Title

Matching expectations for successful university student volunteering

Document Type

Journal Article

Publisher

Emerald Publishing Ltd

Faculty

Faculty of Health, Engineering and Science

School

School of Business and Law

RAS ID

23530

Comments

This article was originally published as: Paull, M., Paull, M., Omari, M., Omari, M., MacCallum, J., MacCallum, J., ... & Holmes, K. (2017). Matching expectations for successful university student volunteering. Education+ Training, 59(2), 122-134.

Original article available here

Abstract

Purpose

The purpose of this paper is to demonstrate the importance of expectation formation and matching for university student volunteers and their hosts.

Design/methodology/approach

This research involved a multi-stage data collection process including interviews with student volunteers, and university and host representatives from six Australian universities. The project team undertook an iterative process of coding and interpretation to identify themes and develop understanding of the phenomenon.

Findings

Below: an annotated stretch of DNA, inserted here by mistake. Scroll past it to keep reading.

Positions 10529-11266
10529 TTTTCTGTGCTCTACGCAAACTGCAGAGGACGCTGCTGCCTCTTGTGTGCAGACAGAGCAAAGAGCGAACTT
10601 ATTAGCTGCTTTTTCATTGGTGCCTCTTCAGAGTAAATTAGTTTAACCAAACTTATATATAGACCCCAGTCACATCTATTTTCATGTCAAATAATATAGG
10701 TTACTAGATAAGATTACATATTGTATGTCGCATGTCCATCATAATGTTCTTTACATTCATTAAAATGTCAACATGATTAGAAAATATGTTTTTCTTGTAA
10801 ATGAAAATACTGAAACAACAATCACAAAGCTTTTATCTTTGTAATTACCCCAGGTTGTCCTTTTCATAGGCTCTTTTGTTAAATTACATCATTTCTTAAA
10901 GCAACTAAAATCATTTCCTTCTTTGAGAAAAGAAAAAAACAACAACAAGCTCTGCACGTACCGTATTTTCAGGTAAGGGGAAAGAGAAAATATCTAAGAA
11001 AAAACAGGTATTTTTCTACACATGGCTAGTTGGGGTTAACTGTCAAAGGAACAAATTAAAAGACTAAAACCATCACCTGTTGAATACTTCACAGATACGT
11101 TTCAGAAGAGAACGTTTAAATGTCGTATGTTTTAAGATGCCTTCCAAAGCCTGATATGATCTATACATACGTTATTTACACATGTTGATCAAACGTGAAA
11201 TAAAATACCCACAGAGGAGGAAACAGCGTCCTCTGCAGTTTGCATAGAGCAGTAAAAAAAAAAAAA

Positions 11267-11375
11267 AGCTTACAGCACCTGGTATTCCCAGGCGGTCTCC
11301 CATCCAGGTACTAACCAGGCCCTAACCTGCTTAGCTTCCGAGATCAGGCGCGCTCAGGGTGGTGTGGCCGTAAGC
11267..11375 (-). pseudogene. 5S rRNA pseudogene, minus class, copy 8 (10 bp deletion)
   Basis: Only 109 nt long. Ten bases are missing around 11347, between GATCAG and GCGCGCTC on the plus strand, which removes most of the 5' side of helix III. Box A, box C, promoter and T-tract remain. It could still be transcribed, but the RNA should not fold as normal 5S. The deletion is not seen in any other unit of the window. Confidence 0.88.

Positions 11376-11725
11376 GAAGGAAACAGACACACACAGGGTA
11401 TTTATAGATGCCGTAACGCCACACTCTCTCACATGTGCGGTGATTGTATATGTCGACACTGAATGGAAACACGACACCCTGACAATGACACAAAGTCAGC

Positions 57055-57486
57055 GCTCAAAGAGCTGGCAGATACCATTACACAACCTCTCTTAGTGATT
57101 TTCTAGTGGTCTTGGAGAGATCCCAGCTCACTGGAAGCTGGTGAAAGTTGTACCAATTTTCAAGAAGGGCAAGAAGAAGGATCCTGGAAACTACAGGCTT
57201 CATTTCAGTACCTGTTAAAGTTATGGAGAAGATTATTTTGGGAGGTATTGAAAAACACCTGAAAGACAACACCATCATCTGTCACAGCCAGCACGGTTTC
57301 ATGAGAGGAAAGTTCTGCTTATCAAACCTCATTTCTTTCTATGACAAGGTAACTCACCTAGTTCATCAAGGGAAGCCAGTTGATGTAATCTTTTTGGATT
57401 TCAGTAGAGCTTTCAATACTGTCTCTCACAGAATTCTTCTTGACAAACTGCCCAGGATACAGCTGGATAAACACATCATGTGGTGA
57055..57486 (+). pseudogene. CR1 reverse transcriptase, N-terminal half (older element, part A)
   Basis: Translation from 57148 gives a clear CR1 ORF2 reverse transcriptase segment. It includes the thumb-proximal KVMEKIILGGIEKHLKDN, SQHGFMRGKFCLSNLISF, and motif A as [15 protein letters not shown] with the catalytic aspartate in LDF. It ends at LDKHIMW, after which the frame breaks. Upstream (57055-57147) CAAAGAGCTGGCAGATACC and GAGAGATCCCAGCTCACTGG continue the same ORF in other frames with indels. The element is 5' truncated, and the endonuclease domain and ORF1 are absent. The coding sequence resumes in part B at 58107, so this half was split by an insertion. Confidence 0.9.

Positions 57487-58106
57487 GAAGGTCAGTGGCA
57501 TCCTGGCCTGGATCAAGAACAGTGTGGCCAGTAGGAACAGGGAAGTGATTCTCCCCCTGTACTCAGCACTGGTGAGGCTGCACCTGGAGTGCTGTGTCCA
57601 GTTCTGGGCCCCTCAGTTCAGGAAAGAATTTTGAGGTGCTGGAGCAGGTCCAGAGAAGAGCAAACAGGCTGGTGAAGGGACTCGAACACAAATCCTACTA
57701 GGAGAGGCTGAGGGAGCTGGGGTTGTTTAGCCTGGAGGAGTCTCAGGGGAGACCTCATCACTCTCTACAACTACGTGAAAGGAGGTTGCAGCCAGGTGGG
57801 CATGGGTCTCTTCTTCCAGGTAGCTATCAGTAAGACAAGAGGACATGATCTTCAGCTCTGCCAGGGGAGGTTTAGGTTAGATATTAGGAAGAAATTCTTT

University student volunteering has the potential to fail to meet the expectations of at least one of the parties to the relationship when the expectations of the parties are not clearly articulated. Universities operating volunteer programmes have an important role in facilitating expectation formation and matching, minimising the chances of mismatched expectations.

Research limitations/implications

The study confirms the operation of a psychological contract for university student volunteers and organisations who host them which is consistent with other research in volunteering demonstrating the importance of matching expectations.

Practical implications

The paper identifies the importance of expectation formation and matching for hosts and students, and highlights the role of universities in facilitating matchmaking.

Originality/value

This paper contributes to the growing body of research on the role of the psychological contract in volunteering, in particular in university student volunteering and host organisations.

DOI

10.1108/ET-03-2016-0052

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